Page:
As I turned over and twisted in bed the full horror of the news sank in upon me.

Churchill aboard POW IWM

Churchill aboard HMS Prince of Wales on his way to meet with US President Franklin D. Roosevelt at the Atlantic Conference in Placentia Bay, Newfoundland.

“In all the war I never received a more direct shock.”

Prime Minister Churchill on learning HMS Prince of Wales and HMS Repulse had been sunk.



Admiral Tom Phillips (right) commanding Force Z. A desk admiral, ignorant of modern naval warfare of the time, Phillips refused to listen to advice from experienced naval combat commanders.


Rear Admiral Arthur Palliser (left) deputy of Admiral Sir Tom Phillips (right), commander of Force Z,  on the quayside at Singapore naval base, 2 December 1941. Palliser was a nonentity and a man who was ‘bone from the neck up.’ Phillips was a “desk admiral” who had spent 8 or the previous 11 years on staff appointments.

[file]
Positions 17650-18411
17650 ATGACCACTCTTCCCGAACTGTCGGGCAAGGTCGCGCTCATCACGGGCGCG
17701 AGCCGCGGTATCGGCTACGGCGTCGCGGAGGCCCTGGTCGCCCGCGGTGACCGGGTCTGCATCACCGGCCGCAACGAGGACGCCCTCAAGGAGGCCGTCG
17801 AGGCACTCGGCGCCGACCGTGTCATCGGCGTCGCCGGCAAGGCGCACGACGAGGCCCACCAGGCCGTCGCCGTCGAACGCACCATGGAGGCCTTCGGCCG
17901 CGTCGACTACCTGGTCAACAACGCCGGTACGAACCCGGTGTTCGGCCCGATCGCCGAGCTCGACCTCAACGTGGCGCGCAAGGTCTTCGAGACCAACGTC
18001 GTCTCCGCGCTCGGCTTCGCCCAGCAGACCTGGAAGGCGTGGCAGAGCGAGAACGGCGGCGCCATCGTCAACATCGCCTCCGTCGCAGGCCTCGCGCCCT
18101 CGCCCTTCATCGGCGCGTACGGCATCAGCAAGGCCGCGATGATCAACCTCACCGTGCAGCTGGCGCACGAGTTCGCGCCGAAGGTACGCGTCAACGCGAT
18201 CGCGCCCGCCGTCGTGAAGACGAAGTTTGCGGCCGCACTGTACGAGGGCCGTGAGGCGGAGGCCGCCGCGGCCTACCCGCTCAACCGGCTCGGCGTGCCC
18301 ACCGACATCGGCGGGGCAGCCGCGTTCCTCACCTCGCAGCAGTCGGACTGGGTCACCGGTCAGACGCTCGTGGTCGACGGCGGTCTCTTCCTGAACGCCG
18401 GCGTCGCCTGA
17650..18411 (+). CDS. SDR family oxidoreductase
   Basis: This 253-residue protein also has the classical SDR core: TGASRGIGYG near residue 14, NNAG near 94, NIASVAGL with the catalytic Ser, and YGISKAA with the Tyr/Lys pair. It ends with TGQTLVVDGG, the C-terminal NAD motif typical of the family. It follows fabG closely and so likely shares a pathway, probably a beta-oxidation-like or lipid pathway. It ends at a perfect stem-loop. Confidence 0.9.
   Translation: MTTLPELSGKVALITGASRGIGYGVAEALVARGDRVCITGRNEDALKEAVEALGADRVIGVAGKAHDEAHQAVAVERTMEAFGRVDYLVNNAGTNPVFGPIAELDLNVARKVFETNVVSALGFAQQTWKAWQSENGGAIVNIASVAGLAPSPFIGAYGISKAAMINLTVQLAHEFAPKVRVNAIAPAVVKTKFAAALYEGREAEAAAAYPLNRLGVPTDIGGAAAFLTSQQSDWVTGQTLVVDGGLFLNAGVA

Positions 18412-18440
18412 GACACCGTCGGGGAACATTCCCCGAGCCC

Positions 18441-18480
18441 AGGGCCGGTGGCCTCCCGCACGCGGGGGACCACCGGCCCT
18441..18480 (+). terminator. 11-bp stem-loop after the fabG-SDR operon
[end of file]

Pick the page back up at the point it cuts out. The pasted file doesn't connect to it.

Admiral Tom Phillips, commanding what had been designated Force Z, was completely ignorant of the danger enemy aircraft posed to ships.

Despite first hand reports of the extreme danger from the air,  especially dive bombers and torpedo bombers, Phillips continued to smugly wallow in his preconceptions. Not only was he ignorant, he refused to listen to the younger officers who had been on convoy duty in the English Channel and who had been involved in the Norwegian Campaign. German aircraft had pounded Royal Navy in these battles. In 1940 alone more than 18 destroyers were lost from air attack. As Vice Chief of the Naval Staff, Phillips would have been well aware of this.


 In the Highest Traditions of the Royal Navy, a thoroughly research biography of Captain John Leach, author Matthew B. Wills gives us this sketch of the Admiral commanding Force Z:

“Admiral Phillips had no recent sea experience and had never been on a ship that had to defend herself from attack by enemy aircraft.” 

This was deeply unfortunate.